Data Summary of Municipal Solid Waste Management Alternatives. Volume 1: Report Text Page: 51 of 216
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Municipalities are responsible for managing the solid waste generated in their jurisdictions.
The primary purpose of municipal waste management is to handle waste safely, economically,
and in a way that protects human health and the environment. Municipalities have many possi-
ble alternatives for municipal (MSW) management. Each community has its own criteria for the
technologies it selects, and it needs to compare the various alternatives to choose an appropriate
single waste handling technology or an integrated combination of technologies to form a waste
The U.S. Department of Energy (DOE), through the National Renewable Energy Laboratory
(NREL) recognized the need to provide a foundation for comparing available methods of
managing MSW. In response, DOE initiated a study to gather and review publicly available
information on various waste management technologies, assess the quality of the data, and con-
vert the data to a consistent basis for ease in comparing alternatives. This report summarizes the
The U.S. Environmental Protection Agency (EPA) has estimated that U.S. MSW* totaled
180 million tons in 1988t and will grow over the next decade at a rate of 1.5% per year, twice the
rate of growth in the population (FR, 1991h). Other recent examinations of the estimates used by
the EPA indicate that the rate of growth of MSW has been constant over the period 1970-1984
(for which data were analyzed), and that the amount of MSW generated increases directly with
population growth, which is currently averaging 0.75% per year (Alter, 1991).
At present, 69-73% of all MSW is landfilled, and 17% is combusted in 176 municipal waste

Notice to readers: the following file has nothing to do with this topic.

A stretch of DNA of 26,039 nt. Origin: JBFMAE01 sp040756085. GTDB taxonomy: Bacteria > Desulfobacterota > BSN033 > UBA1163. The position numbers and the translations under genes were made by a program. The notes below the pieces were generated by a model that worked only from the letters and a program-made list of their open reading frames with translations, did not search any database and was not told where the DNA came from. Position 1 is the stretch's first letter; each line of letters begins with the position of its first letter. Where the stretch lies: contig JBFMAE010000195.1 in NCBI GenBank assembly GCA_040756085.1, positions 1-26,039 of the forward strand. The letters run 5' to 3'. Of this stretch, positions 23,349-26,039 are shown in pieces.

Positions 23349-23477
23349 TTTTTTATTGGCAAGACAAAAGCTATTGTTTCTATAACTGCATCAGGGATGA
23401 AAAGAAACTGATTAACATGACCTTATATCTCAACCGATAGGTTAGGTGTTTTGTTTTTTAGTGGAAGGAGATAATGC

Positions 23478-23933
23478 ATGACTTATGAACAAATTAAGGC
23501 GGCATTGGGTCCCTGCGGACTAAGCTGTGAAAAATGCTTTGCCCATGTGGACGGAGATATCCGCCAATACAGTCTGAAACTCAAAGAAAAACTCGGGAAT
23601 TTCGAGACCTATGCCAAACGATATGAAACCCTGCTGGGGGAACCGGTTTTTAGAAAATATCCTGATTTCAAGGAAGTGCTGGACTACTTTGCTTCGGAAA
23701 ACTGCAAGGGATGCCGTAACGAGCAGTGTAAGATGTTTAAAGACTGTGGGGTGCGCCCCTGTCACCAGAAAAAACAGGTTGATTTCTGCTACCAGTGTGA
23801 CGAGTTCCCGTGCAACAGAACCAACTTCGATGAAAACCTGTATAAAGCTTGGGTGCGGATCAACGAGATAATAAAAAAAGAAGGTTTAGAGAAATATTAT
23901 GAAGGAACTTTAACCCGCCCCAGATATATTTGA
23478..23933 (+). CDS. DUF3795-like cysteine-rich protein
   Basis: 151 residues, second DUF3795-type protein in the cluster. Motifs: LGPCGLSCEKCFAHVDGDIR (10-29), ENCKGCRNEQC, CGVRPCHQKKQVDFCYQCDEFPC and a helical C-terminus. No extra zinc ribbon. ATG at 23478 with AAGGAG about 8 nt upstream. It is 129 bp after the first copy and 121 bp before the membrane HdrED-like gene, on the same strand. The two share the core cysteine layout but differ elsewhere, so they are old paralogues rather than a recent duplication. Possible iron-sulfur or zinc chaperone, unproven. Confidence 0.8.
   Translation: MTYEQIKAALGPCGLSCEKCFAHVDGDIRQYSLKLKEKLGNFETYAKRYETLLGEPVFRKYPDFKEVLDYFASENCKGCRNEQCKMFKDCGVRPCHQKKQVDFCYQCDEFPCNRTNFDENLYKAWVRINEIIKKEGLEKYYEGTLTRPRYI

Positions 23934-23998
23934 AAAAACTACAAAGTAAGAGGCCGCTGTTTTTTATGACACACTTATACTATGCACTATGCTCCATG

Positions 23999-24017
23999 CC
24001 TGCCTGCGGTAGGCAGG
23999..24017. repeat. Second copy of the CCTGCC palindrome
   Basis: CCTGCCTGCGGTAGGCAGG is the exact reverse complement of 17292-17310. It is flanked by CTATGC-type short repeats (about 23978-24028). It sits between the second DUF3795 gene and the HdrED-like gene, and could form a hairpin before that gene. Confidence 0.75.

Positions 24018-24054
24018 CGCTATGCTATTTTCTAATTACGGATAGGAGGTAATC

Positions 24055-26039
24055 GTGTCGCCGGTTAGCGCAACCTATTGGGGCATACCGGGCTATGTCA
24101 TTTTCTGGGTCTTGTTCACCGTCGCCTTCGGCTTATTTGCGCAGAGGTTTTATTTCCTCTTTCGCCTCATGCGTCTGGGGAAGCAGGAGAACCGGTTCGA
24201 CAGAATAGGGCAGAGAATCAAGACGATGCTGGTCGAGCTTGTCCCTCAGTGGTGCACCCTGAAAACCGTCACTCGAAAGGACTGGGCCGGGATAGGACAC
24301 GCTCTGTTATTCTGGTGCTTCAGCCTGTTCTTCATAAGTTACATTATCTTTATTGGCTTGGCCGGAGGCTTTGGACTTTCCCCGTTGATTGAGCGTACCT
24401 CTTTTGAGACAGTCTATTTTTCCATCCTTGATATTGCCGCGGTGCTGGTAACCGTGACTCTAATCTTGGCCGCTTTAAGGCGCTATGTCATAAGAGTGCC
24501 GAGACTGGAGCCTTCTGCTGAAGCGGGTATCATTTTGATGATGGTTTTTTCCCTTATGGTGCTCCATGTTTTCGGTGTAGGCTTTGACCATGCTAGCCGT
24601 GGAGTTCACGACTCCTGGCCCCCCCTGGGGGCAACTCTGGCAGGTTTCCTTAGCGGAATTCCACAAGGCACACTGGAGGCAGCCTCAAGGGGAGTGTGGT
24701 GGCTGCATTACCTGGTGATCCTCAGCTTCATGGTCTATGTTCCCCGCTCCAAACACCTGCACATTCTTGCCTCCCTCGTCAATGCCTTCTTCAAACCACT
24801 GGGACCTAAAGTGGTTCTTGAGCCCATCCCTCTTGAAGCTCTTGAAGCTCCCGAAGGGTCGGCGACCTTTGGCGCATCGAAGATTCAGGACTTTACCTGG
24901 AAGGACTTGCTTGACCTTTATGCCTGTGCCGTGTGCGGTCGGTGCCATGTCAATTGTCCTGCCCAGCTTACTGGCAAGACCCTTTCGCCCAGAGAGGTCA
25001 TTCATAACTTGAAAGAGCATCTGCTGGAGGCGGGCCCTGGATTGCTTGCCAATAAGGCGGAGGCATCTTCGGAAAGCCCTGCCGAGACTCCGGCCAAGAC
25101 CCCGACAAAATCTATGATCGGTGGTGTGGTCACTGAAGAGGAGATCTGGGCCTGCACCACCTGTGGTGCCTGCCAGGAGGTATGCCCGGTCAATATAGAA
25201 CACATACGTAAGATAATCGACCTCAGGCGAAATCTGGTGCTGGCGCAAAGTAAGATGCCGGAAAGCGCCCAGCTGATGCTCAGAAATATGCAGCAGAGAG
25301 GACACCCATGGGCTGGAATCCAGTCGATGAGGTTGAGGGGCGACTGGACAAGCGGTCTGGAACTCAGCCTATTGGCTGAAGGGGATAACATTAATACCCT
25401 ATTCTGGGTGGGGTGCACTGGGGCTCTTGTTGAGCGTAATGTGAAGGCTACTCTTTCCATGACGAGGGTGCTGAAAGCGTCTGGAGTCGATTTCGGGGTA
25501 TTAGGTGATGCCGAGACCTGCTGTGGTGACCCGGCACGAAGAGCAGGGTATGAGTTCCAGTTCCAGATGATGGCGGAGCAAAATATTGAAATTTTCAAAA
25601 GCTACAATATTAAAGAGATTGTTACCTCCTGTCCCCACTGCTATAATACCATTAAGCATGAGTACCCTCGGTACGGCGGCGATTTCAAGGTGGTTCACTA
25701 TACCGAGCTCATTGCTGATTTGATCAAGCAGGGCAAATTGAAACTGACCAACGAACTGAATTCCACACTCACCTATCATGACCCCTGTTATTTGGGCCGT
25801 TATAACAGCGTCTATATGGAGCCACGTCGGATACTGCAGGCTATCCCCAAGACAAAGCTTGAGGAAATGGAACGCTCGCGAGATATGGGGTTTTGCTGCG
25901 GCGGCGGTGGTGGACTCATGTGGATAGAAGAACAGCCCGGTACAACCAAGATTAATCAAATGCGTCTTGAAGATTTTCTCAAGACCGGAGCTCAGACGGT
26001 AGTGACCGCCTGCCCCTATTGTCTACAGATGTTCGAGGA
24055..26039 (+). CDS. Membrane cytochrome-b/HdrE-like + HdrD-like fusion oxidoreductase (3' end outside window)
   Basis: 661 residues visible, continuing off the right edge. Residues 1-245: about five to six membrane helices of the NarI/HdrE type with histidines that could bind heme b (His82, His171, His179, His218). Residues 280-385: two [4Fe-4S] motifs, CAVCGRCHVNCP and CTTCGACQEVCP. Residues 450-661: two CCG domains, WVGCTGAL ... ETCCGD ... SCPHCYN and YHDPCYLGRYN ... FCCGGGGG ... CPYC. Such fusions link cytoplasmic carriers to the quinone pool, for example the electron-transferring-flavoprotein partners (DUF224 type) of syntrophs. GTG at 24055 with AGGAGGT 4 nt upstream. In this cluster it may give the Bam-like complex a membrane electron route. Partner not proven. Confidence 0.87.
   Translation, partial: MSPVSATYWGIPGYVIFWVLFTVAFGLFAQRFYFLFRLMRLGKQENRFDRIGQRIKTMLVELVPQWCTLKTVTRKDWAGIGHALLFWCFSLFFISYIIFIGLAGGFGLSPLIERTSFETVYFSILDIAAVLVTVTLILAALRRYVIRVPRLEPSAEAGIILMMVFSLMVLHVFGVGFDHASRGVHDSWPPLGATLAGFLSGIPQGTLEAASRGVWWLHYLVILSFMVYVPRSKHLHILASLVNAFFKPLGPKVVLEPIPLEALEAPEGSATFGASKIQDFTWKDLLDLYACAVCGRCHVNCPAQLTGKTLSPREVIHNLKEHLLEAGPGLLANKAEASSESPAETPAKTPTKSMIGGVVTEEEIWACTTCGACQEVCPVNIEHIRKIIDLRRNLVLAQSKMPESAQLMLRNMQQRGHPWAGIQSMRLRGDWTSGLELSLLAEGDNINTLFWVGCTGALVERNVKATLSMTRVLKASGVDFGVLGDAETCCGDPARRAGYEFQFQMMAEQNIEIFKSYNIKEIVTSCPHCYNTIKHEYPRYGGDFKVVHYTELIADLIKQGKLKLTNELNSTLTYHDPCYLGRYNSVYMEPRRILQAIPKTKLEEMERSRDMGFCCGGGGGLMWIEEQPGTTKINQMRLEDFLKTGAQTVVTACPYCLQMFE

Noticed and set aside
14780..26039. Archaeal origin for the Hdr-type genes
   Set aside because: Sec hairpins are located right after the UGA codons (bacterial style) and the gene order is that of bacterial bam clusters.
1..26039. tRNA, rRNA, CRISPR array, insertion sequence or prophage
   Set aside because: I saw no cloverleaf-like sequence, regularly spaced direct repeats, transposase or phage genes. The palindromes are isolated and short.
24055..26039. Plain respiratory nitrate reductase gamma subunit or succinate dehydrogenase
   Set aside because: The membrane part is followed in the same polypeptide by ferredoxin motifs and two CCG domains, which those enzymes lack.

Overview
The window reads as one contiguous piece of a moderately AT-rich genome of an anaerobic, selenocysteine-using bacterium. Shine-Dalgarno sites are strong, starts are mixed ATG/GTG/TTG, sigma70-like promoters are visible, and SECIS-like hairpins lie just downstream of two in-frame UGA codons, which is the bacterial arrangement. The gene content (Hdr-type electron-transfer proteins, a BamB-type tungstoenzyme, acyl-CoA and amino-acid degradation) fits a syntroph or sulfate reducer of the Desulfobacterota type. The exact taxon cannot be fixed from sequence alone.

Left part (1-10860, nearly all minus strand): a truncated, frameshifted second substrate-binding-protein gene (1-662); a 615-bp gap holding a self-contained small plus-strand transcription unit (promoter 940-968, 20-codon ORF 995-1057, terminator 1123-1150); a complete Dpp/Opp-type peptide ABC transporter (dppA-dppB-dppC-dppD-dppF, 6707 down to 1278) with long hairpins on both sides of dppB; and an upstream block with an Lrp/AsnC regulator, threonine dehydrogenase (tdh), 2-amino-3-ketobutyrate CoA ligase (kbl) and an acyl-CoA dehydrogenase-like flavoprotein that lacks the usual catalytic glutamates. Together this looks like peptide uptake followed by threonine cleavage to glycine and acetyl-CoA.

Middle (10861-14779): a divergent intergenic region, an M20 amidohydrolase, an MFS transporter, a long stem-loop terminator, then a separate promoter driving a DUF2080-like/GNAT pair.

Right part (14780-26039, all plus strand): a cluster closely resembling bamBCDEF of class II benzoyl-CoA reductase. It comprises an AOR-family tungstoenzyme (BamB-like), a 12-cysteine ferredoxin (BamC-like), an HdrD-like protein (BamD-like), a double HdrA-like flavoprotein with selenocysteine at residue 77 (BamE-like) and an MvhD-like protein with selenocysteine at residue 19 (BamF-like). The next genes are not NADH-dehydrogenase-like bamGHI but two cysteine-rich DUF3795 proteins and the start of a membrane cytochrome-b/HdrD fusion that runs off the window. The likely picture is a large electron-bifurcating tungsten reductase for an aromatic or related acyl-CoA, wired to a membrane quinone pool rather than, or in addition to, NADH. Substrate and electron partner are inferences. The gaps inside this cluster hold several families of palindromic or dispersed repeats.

combustors (NSWMA, 1991). Some sources claim that recycling now handles 10-14% of U.S.
waste (EPA, 1990).
OBJECTIVES, SCOPE, METHODOLOGY
This report describes individual waste management methods, such as sanitary landfilling,
composting, recycling, or combustion. Those methods are referred to here as "options" or as
"technologies." A data base has been constructed to make the data on individual technologies
accessible. To determine the effects of combining individual technologies, this report also
presents analyses of selected combinations of waste management technologies, together with
choices concerning collection and transport of waste. Those combinations are referred to here as
"integrated strategies." In addition, the data base allows users to estimate the energy and
emissions for strategies consisting of any combination of individual technologies.
* MSW consists of residential solid waste and some commercial, institutional, and industrial wastes.
t The EPA's estimate was published in 1990 (EPA, 1990). Other sources report an estimate of 293 million tons
per year of solid waste, based on the sum of the quantities of solid waste reported by each state; that estimate,
however, may include construction and demolition debris, sewage sludge, and some industrial waste (Glenn and
Riggle, 1991). The EPA estimates thatindustry generated 7 billion tons of solid waste in 1985, and managed
99% of it on site (FR, 1991m).
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SRI International. Data Summary of Municipal Solid Waste Management Alternatives. Volume 1: Report Text, report, October 1992; Golden, Colorado. (https://digital.library.unt.edu/ark:/67531/metadc1310776/m1/51/: accessed May 26, 2019), University of North Texas Libraries, Digital Library, https://digital.library.unt.edu; crediting UNT Libraries Government Documents Department.